The laboratory experiments are conducted in the wave-current flume at the LIPC is 40 m long, 0.8 m wide and 1.2 m heigth. It is equiped with a piston-type wave generation system with a stroke length of 1.2 m. An active wave generation and absorption system from VTI allow the generation of monochromatic, irregular, and solitary waves. The reversal current is able to generate a current speed of up to 0.3 m/s. The flume is equiped with 32 wave gauges, 3 Vectrino profilers, pressure sensors, and a 3D laser scanner.
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The Coastal Processes and Engineering Laboratory (LIPC) is located near the east Jetty of the Sisal Port. Its location allows us to employ the coast as a natural laboratory for experiments focused on the understanding of coastal processes. Most of the field experiments have been conducted in Sisal beach and the Carbonera coastal lagoon.
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Monitoring systems
Atmospheric dynamics are of relevance in both global and local scales. Meteorological measurements are crucial for many practical purposes, such as global warming assessment, ocean-atmosphere and land-atmosphere interaction, wind energy, etc. Having good quality measurements allows for numerical models validation, which in turn permit global and meso-scale analysis, as well as weather forecast with industrial, navigation and even recreational purposes. Moreover, these models are used for pollution dispersal monitoring. From smaller scales viewpoint, it is important to understand how the atmosphere interacts with complex terrain, generating turbulence and perturbations, which have important effects on the energy balance of all ecosystems.

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There are several factors that directly affect the morphology of the beaches, one of them and that can be observed is the swell however there are other factors that at first sight can not be observed but are equally important as currents and tides. Some of them are directly related to others and generally always have some degree of interrelation, so understanding the processes that occur in the oceans is of vital importance for human activities on the coast such as: recreation, navigation, oil extraction and infrastructure. The Laboratory of Engineering and Coastal Processes with the purpose of having data of high quality and wide temporal coverage, carries out measurements of waves, currents, tides and temperature.
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Geohydrology studies the space and temporal water properties distribution in the earth, including superficial water and groundwater. The coastal Yucatan aquifer is the main fresh water supply of coastal ecosystems in the area, so the study of aquifer dynamics and sea-aquifer interactions are important subjects of study. At first, the geohydrology studies at LIPC and LANRESC include building a coastal monitoring network in northwest of Yucatán (RNWY) for monitoring the aquifer water table, position and evolution of saline interface. Monitoring allows the observation of different time scale phenomena in the aquifer behavior (daily and seasonal), in order to characterize these coastal systems, and study the variability of the saline intrusion due to changes in sea level, aquifer discharge and precipitation.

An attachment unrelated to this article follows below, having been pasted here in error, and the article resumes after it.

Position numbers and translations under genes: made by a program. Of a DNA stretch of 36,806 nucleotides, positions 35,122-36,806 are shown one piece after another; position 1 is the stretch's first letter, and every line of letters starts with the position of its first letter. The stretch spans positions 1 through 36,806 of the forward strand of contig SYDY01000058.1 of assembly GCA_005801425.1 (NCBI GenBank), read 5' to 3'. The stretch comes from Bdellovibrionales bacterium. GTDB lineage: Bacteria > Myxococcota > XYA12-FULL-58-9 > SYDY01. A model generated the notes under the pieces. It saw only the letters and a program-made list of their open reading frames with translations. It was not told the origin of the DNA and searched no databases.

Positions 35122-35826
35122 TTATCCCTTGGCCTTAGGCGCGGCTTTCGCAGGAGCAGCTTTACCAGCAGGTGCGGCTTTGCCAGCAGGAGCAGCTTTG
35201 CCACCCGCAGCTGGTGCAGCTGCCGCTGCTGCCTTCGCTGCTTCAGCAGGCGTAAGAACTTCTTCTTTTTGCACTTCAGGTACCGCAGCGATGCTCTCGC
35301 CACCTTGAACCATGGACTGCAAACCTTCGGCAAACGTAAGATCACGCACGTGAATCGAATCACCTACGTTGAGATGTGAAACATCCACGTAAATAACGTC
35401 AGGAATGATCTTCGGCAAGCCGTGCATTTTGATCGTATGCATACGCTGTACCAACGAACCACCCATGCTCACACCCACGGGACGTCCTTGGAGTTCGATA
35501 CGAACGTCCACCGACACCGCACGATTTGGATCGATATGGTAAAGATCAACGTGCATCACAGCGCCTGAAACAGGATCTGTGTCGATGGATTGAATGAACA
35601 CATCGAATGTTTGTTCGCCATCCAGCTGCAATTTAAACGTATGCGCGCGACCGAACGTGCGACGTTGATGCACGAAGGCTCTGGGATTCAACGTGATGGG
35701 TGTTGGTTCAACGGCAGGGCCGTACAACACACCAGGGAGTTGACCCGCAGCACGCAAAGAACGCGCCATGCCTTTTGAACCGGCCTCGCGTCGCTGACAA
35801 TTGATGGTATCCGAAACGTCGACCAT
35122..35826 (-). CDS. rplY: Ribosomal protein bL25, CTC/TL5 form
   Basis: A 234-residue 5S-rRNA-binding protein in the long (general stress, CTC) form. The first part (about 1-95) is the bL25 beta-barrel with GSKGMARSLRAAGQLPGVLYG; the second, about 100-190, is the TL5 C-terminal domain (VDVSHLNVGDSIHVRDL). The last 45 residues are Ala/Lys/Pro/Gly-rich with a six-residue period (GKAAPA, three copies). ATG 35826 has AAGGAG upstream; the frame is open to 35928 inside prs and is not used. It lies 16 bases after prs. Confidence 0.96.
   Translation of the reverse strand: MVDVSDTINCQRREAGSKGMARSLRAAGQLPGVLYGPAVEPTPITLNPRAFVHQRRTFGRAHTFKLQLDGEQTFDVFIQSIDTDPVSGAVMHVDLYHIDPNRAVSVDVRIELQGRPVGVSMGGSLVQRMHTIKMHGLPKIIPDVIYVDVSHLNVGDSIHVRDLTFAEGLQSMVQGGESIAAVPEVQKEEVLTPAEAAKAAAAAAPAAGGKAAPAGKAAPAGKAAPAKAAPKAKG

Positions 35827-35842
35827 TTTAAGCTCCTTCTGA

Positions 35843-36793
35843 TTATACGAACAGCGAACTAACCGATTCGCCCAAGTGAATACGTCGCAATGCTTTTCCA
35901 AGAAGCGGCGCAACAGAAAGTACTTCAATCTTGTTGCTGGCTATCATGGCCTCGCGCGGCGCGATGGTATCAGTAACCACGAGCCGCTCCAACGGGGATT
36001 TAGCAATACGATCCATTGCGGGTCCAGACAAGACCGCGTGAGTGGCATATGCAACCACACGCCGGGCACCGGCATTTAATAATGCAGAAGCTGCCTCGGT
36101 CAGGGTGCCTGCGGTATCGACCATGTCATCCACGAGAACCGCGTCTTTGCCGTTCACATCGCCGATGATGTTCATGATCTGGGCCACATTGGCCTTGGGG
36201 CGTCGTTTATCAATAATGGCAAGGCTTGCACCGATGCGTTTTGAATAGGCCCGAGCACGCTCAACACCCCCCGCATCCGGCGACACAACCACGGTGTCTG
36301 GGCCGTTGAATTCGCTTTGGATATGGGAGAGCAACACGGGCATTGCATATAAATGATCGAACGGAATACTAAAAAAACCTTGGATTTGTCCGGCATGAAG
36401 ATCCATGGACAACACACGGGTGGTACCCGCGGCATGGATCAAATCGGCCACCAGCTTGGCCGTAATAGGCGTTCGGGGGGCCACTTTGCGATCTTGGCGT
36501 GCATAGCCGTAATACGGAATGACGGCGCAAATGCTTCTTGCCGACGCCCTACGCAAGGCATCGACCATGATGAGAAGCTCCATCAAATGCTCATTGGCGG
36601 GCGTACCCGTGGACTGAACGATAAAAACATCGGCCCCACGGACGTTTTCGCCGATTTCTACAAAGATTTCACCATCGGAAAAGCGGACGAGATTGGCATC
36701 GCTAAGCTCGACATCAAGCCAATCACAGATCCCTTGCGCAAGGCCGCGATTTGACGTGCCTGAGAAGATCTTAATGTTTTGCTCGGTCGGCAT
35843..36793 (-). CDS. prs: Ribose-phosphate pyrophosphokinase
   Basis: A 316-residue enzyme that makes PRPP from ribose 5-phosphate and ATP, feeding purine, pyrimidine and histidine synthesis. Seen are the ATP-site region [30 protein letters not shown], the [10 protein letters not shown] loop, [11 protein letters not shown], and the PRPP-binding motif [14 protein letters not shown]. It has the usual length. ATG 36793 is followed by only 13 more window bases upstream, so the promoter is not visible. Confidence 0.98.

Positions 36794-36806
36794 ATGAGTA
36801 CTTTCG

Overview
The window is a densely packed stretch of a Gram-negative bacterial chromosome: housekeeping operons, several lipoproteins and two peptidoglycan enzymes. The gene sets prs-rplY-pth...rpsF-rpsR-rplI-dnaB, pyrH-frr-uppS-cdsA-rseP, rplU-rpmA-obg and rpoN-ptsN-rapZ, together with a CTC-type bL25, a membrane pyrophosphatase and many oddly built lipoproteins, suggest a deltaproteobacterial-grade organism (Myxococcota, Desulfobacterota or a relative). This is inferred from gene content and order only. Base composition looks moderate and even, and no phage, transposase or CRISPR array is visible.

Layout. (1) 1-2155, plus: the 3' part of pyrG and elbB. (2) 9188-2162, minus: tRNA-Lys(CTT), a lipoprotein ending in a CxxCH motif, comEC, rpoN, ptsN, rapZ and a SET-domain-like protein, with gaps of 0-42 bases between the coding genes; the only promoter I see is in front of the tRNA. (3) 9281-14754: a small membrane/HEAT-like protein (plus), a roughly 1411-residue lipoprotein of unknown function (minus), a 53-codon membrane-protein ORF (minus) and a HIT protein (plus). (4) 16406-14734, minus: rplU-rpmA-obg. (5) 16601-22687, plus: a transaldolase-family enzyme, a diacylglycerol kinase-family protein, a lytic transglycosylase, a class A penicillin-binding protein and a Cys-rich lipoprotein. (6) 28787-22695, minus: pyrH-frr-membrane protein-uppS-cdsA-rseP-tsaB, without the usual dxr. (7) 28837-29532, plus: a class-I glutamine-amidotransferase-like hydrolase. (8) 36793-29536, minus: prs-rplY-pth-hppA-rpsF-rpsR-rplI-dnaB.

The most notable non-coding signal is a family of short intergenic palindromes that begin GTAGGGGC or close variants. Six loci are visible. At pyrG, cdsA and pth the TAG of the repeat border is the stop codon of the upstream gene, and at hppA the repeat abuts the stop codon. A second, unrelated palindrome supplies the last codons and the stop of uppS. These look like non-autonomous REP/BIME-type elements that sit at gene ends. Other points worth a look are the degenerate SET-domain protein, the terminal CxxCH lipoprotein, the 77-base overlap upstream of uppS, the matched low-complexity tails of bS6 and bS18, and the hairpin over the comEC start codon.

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Changes in the morphology of the emerged and submerged beach are the means to understand beach dynamics. Beach dynamics depend on the currents, wave, wind and tidal conditions showing a variability at different spatial and temporal scales. To monitor this spatio-temporal variability different sampling techniques are used such as direct measurements or remote sensing.
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Numerical Modeling
Understanding the atmospheric dynamics and its interaction with the ocean is important in order to be able to describe the processes that dominate and modulate the climate, either locally or regionally. That is why, here at the LIPC, in addition to carry out measurement campaigns and the use of data from meteorological stations, we have implemented different regional climate models (PRECIS, WRF), using different spatial scales ranging from 50 km to 3 km and different time scales (simulations of very high spatial resolution but for few days, to 30-year simulations). Regional climate models are tools that can be both to investigate different atmospheric processes or operationally mode (for forecast).
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The numerical modeling of the ocean allows us to have historical information about the oceanographic conditions, as well as forecasts. By oceanographic conditions, we refer to waves, currents, free surface level, temperature, and salinity, among others. The use of oceanographic instruments allows us to measure these variables in specific locations, while remote sensors provide spatially scattered information over time. However, numerical models allow us to have information on large ocean areas and with high temporal and spatial resolution. In this way, the numerical models of the ocean allow us to know the oceanographic conditions at any place and at any time, either to conduct research on oceanographic processes or for operational use as in the case of forecasts.
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